Apple Requesting Potential Motorola Bond of Up to $16 Billion in German Patent Case

Several weeks ago, it was reported that Apple was requesting that Motorola be required to put up a $2.7 billion bond should it prove victorious in a German patent case and decide to enforce that ruling against Apple. Such a bond is common practice in the German court system and would be used to compensate Apple for the time its products were out of the market should Apple win on an appeal of the ruling.

Importantly, no such initial ruling has yet been made against Apple, but FOSS Patents' Florian Mueller stated that last month's proceedings had hinted that the judge in the case was skeptical of Apple's defenses against Motorola's claims of infringement of a data synchronization patent by iCloud.


FOSS Patents now follows up with a report from a new hearing on the case in which it was revealed that the $2.7 billion bond requested by Apple was actually an annual sum. With a Motorola lawyer suggesting that the trial and subsequent appeals could drag on until 2018, Apple's bond request could amount to a total of $16.2 billion over a potential six-year period beginning in 2012.
At the hearing two weeks ago, the amount appeared to be an all-time total. Today it was clarified that this is an annual figure. But the period of time for which Motorola Mobility might have to post a bond would span far more than one year.

One of Motorola's lawyers mentioned the year 2018 today. Considering that the relevant cases are up for decision in February 2012, we're then talking (hypothetically) about six years, or six times $2.7 billion, or $16.2 billion.
Mueller points out that the potential bond amount would exceed the $12.5 billion price Google has proposed for purchasing all of Motorola Mobility. He goes on to note that it is unclear whether the judge in the case will accept Apple's claim of a $2.7 billion per-year risk should an injunction be enforced, but that Apple's structure of funneling much of its European operations through the Irish subsidiary targeting in the case could indeed lead to substantial risk for the company.

Motorola would of course also have to enforce a decision against Apple for the bond to be required. The company would not be required to do so, and while continued litigation of the matter might suggest that Motorola would seek to enforce a decision, patent lawsuits are frequently conducted in order to put pressure on competitors to reach some sort of settlement prior to a final judgment being rendered.

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107 months ago

Microsoft in their worst day was never as disgusting as Apple had been lately (downrate if your a fanboy).


Apple is not a convicted monopoly abuser.

Apple has to actually reach *this* level:

http://en.wikipedia.org/wiki/United_States_v._Microsoft

Microsoft Chairman Bill Gates was called "evasive and nonresponsive" by a source present at a session in which Gates was questioned on his deposition.[2] He argued over the definitions of words such as "compete", "concerned", "ask", and "we".[3] BusinessWeek reported, "Early rounds of his deposition show him offering obfuscatory answers and saying 'I don't recall' so many times that even the presiding judge had to chuckle.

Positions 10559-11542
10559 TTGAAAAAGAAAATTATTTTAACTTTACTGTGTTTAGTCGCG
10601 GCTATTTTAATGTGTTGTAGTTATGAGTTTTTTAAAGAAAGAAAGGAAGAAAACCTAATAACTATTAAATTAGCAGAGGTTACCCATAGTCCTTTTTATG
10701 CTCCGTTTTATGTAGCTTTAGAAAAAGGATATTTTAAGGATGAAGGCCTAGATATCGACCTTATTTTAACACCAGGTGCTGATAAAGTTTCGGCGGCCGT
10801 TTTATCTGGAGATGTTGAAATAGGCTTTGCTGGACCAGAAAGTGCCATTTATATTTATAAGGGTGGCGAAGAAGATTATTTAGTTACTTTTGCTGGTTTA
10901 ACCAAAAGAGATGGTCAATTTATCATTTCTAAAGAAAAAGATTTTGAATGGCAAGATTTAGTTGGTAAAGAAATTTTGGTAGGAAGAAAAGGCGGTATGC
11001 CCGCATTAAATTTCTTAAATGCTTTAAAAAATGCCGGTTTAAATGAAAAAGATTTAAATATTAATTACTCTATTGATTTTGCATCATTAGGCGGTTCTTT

Worse, many of the technology chief's denials and pleas of ignorance have been directly refuted by prosecutors with snippets of E-mail Gates both sent and received."[4] Intel Vice-President Steven McGeady, called as a witness, quoted Paul Maritz, a senior Microsoft vice president as having stated an intention to "extinguish" and "smother" rival Netscape Communications Corporation and to "cut off Netscape's air supply" by giving away a clone of Netscape's flagship product for free. The Microsoft executive denied the allegations.[5]

A number of videotapes were submitted as evidence by Microsoft during the trial, including one that demonstrated that removing Internet Explorer from Microsoft Windows caused slowdowns and malfunctions in Windows.

In the videotaped demonstration of what Microsoft vice president James Allchin's stated to be a seamless segment filmed on one PC, the plaintiff noticed that some icons mysteriously disappear and reappear on the PC's desktop, suggesting that the effects might have been falsified.[6] Allchin admitted that the blame for the tape problems lay with some of his staff "They ended up filming it -- grabbing the wrong screen shot," he said of the incident.

Later, Allchin re-ran the demonstration and provided a new videotape, but in so doing Microsoft dropped the claim that Windows is slowed down when Internet Explorer is removed. Mark Murray, a Microsoft spokesperson, berated the government attorneys for "nitpicking on issues like video production."[7] Microsoft submitted a second inaccurate videotape into evidence later the same month as the first. The issue in question was how easy or hard it was for America Online users to download and install Netscape Navigator onto a Windows PC. Microsoft's videotape showed the process as being quick and easy, resulting in the Netscape icon appearing on the user's desktop.

The government produced its own videotape of the same process, revealing that Microsoft's videotape had conveniently removed a long and complex part of the procedure and that the Netscape icon was not placed on the desktop, requiring a user to search for it. Brad Chase, a Microsoft vice president, verified the government's tape and conceded that Microsoft's own tape was falsified.
[8]

Abuse of monopoly, lying (or perjury, provided they were under oath), presenting false evidence in court, etc.

Sorry. Apple is *nothing* like Microsoft. Nothing they've done to date even approaches that.

Microsoft in their worst day was never as disgusting as Apple had been lately (downrate if your a fanboy).


Downrated because you're wrong. Good enough?

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Yeah, reputation doesn't exist.

Apple doesnt have a case, they'll lose time, money on their new team of lawyers, etc.


All Apple need is continued consumer mindshare. And these legal activities will have the same effect on sales of Apple gear as they've always had: zero. The last thing the consumer gives a damn about is Apple's legal activities. They just want the next iPad and iPhone. Thats's what the game is about. There are no other considerations involved.